An expert on neo-Nazis who was a lead prosecution witness at two landmark terror trials in Scotland has warned rising political tension could lead to more “lone wolf” attacks.
Professor Matthew Feldman, director of the Centre for Analysis of the Radical Right, advises governments on terrorism and has provided testimony at six UK terrorism trials in recent years.
They include four major cases in England involving the banned neo-Nazi group National Action, which had an offshoot called Scottish Dawn, also proscribed under anti-terror legislation.
Professor Feldman also testified at two trials held at the High Court in Edinburgh.
The first case involved Connor Ward, a 25-year-old neo-Nazi from Banff who was jailed for life in April 2018 for plotting attacks on mosques in Aberdeen.
Ward was found guilty of breaching the Terrorism Act 2000 and the Terrorism Act 2006 after the court heard he acquired components for bombs and an arms cache that included a stun gun, knuckle dusters, knives and metal bars.
Professor Feldman also testified at the trial of Peter Morgan, a 35-year-old member of the Scottish Defence League, who was jailed for 12 years last August after being found guilty of two charges under the Terrorism Act and one charge under the 1883 Explosive Substances Act.
Morgan’s flat was deemed a bomb factory by police who also found a Ku Klux Klan application form and an al-Qaeda terrorism manual.
Professor Feldman described both Ward and Morgan as “lone wolves” and said that individuals radicalised online who were intent on committing acts of terror were an increasing threat globally.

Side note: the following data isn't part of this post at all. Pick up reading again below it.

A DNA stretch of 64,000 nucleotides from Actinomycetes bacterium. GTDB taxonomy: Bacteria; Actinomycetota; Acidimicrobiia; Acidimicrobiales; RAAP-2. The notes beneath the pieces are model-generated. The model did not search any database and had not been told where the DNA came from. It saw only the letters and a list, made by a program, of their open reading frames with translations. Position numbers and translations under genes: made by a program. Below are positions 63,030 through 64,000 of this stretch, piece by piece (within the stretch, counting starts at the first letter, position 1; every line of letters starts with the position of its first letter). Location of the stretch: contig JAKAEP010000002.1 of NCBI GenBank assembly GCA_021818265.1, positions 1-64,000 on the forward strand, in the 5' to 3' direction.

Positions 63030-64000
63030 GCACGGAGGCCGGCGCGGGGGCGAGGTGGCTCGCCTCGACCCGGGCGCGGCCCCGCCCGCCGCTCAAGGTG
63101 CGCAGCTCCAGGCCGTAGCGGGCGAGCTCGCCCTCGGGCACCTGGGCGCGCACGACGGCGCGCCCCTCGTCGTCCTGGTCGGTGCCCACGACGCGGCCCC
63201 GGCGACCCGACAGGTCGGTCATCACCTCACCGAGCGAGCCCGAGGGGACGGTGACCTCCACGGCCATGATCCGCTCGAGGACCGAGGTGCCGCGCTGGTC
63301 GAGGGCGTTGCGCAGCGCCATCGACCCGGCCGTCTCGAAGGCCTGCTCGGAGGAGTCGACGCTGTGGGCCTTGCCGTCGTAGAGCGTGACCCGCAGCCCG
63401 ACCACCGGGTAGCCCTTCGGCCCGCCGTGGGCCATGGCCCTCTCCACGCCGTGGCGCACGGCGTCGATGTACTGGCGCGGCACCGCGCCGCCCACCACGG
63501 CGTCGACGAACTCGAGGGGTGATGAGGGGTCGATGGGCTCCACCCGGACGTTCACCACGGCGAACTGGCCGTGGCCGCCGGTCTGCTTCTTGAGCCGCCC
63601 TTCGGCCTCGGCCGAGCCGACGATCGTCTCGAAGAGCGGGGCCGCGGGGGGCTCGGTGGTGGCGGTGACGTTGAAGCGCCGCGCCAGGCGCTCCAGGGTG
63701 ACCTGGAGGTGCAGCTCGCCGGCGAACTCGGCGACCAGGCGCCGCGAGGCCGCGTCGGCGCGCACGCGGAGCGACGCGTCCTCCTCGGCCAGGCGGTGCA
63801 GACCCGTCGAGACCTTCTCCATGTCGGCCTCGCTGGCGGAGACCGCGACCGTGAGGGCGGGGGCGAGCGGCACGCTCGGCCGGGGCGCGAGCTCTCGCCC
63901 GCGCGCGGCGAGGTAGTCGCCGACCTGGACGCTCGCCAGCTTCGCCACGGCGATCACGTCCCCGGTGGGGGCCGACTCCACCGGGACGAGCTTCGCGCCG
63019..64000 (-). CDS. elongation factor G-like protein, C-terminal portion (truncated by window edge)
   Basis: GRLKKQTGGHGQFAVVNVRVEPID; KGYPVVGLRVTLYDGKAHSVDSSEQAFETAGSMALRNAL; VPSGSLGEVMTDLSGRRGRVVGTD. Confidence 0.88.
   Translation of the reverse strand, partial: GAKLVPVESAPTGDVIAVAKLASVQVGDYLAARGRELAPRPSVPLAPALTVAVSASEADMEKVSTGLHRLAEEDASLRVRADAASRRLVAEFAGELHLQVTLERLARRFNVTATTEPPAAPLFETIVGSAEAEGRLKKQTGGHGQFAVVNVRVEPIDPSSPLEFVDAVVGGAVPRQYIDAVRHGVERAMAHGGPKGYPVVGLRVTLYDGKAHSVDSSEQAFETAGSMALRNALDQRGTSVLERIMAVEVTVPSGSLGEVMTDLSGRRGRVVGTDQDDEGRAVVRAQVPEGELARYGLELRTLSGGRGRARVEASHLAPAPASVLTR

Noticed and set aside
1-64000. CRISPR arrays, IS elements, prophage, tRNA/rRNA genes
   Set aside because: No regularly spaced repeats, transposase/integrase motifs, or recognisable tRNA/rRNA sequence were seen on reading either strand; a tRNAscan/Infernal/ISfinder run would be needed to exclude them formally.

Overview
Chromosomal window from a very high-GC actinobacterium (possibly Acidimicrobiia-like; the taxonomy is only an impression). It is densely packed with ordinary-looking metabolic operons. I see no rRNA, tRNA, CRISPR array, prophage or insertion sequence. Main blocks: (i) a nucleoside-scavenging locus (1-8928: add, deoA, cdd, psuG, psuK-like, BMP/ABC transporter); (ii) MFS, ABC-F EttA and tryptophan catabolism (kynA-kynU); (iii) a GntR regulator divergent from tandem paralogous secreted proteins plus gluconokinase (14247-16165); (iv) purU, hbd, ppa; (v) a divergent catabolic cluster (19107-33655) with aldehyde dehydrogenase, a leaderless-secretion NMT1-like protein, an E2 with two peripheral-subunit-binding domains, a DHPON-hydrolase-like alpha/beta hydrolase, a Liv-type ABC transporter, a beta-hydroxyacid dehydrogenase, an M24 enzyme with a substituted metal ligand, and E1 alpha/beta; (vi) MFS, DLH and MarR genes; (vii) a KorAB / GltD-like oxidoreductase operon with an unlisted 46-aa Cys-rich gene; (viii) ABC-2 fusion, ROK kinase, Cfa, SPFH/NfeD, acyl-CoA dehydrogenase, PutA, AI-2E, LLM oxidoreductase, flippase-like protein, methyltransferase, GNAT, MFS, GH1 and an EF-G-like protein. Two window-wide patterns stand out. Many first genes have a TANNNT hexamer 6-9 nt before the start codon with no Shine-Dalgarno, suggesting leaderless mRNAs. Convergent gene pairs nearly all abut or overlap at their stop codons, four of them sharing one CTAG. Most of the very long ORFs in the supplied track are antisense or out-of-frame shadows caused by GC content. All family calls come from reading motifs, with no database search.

What links the two men is that both were “self-directed” or “self-activated” terrorists, said Professor Feldman, explaining that he prefers to use those descriptions as he considers the term “lone wolf” as “sort of valourising”.
He continued: “I think that’s one of the real concerns, the sort of do-it-yourself type extremists.
“I do think that’s something we’re seeing time and time again – individual, otherwise isolated activists, who are being radicalised online and basically turn to political violence or even the possibility of terrorism.”
Professor Feldman said that last year, ahead of the US mid-term election, there were four lone-wolf attacks by people apparently influenced by far-right ideology. They included the synagogue massacre in Pittsburgh last October when 11 people were killed.
That same month a serious of pipe bombs – 19 suspicious packages in total – were sent to prominent Democrats and critics of Donald Trump, while two African-Americans were shot dead in Kentucky by a man who reportedly said “whites don’t kill whites”.
In another attack last year, Scott Beierle, a far-right extremist and misogynist, killed two women in Florida.
Professor Feldman believes these US attacks shared two things. “The first is that at some point when there is a heightened political atmosphere, some people who are at the ‘cliff’, can be pushed over that edge.
“But what really links them all – that nobody is talking about – is that they were all ‘lone wolves’.
“That is now the preferred modus operandi of attack for extreme right-wing people engaged in political violence.
“We’ve seen it, obviously going back 20 years to David Copeland in 1999 in London, and we saw a number of different attempts in Scotland in recent years as well.”
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